Microsoft’s Surface Phone Could Be The Ultimate Mobile Device – Forbes
2017 will see Microsoft release what CEO Satya Nadella describes as “the ultimate mobile device.” Speaking to the Australian Financial Review, he talks about how Microsoft missed getting on the first mobile train, but is determined to deliver something unique, and will continue to be in the phone market.
“We will continue to be in the phone market not as defined by today’s market leaders, but by what it is that we can uniquely do in what is the most ultimate mobile device. Therefore we stopped doing things that were me-too and started doing things, even if they are today very sub-scale, to be very focused on a specific set of customers who need a specific set of capabilities that are differentiated and that we can do a good job of.”
Given Microsoft’s current cuckoo-like approach of ensuring that users have access to Microsoft’s software and cloud services no matter what device they are using, trying to discern what Nadella is referring to when he says that the company was working on ‘the ultimate mobile device’ is not as simple as jumping to the obvious conclusion.
For many people the ultimate mobile device is the one they currently have in their pocket – Microsoft’s current focus on the cloud could mean making that mobile device ‘ultimate’ by getting that user signed up and using Microsoft apps such as Outlook or OneNote.
It could mean working with manufacturers to ensure that Microsoft’s software is already on the handset when the consumer opens the box. That’s certainly the case with devices from manufacturers such as Asus and Samsung who have deals to install apps like Microsoft Office at the factory on some Android-powered devices.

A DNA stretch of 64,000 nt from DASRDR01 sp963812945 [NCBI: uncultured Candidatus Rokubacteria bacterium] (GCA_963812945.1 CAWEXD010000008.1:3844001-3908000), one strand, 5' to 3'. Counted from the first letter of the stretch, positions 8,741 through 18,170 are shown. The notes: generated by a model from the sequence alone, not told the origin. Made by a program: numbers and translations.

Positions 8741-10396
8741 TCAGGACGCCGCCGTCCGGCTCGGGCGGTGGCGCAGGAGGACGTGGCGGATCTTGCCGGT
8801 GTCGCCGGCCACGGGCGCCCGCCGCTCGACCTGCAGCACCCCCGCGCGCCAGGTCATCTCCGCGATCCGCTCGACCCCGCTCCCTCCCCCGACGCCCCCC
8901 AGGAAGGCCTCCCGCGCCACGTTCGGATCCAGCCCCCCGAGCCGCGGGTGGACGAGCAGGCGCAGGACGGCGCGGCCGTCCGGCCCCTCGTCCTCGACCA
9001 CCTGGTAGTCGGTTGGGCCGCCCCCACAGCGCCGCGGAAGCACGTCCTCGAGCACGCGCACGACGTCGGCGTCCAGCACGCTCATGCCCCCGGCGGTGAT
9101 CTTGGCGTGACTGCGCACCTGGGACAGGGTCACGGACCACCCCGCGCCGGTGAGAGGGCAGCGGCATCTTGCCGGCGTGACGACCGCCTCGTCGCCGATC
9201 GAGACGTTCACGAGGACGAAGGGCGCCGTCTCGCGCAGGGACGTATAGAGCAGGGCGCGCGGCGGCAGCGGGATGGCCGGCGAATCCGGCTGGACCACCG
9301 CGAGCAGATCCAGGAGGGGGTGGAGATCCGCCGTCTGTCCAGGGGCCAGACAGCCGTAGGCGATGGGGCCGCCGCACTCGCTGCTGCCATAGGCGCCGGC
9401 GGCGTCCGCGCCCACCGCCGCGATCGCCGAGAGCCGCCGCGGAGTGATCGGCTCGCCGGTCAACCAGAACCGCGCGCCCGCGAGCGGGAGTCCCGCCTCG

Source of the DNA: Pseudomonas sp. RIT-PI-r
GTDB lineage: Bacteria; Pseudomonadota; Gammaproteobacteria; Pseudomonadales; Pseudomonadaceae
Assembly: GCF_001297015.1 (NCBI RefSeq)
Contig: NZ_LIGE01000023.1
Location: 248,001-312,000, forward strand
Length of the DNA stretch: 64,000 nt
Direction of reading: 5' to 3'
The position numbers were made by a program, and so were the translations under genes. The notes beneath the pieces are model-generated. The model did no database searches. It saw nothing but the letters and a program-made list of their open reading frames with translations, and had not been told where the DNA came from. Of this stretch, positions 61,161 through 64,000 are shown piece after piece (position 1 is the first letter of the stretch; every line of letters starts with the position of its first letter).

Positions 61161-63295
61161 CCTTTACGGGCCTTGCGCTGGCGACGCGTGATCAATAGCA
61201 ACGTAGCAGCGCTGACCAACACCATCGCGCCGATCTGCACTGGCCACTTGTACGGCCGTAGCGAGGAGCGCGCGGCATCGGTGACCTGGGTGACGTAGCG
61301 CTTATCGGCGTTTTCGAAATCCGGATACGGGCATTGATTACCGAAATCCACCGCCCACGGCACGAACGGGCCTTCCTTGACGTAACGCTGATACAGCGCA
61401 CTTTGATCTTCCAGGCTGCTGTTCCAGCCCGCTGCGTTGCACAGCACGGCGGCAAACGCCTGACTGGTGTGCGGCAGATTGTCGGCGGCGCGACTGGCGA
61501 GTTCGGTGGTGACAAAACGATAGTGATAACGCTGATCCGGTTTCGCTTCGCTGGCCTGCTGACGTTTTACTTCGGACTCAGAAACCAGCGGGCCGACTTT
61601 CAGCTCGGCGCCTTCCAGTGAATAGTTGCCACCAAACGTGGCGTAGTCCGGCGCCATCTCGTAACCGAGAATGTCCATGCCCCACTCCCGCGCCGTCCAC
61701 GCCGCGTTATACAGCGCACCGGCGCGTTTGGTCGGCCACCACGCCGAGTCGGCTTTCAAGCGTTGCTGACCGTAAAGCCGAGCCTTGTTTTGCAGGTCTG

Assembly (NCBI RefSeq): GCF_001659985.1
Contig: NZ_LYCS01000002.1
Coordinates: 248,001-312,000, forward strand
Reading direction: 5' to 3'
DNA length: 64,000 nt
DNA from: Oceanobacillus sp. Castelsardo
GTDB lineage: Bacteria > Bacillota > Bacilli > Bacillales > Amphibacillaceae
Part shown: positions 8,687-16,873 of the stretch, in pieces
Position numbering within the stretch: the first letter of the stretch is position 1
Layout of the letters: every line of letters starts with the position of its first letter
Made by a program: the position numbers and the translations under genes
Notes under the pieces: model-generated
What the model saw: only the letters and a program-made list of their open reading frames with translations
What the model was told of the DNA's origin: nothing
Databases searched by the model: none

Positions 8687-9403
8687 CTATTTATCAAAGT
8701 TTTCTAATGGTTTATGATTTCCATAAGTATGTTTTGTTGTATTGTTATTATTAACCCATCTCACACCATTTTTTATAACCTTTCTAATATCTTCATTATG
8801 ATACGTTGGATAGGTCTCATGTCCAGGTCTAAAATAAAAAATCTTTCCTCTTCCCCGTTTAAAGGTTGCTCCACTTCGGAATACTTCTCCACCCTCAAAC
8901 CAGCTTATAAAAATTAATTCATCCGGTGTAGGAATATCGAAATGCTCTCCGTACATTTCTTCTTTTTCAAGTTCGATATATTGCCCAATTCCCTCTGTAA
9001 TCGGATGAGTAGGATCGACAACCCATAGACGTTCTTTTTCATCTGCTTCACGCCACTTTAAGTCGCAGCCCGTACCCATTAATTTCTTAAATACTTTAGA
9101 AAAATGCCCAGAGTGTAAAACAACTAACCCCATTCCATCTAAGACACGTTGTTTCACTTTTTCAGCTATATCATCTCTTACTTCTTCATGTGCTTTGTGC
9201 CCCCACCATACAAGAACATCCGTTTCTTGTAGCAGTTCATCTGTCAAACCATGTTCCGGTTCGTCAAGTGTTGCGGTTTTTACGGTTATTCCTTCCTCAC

These are all good strategies, and are being put into good effect by the teams in Redmond. But the obvious conclusion here is that Microsoft will be debuting a smartphone in the near future that demands an ‘ultimate’ moniker.
Everyone not living under a digital rock knows what that device would be. The Surface Phone.
Microsoft has had a rocky road with the Surface brand, but it now has three ‘best in class’ devices that exhibit some of the highest specifications, the classiest design touches, and a surfeit of critical acclaim. The Surface Pro 4 mixes the best features of a tablet with an ultraportable PC. The Surface Book is a highly-specced business focused laptop with a detachable tablet-like screen. And the recently launched Surface Studio pushes the desktop computer to the ultimate conclusion (at least for those who work with graphics).
Naturally all of them run Windows 10.
Now take all those design touches and put them in a smartphone chassis. Outfit it with one or two different screen sizes to offer a smaller device or larger phablet. Pack it full of processor power, memory, and storage. Use Windows 10 and its competent management of a mobile environment for the end-user. Don’t worry about meeting a low price to reach a significant number of consumers, just worry about making it the best smartphone possible and if that means it won’t sell tens of millions of units so be it. The exercise is not to make a million seller, the exercise is to create the ultimate device to show off Microsoft’s potential for the next five to ten years.
That really would be an ultimate mobile device. And I expect Microsoft to deliver on its vision in the first half of 2017.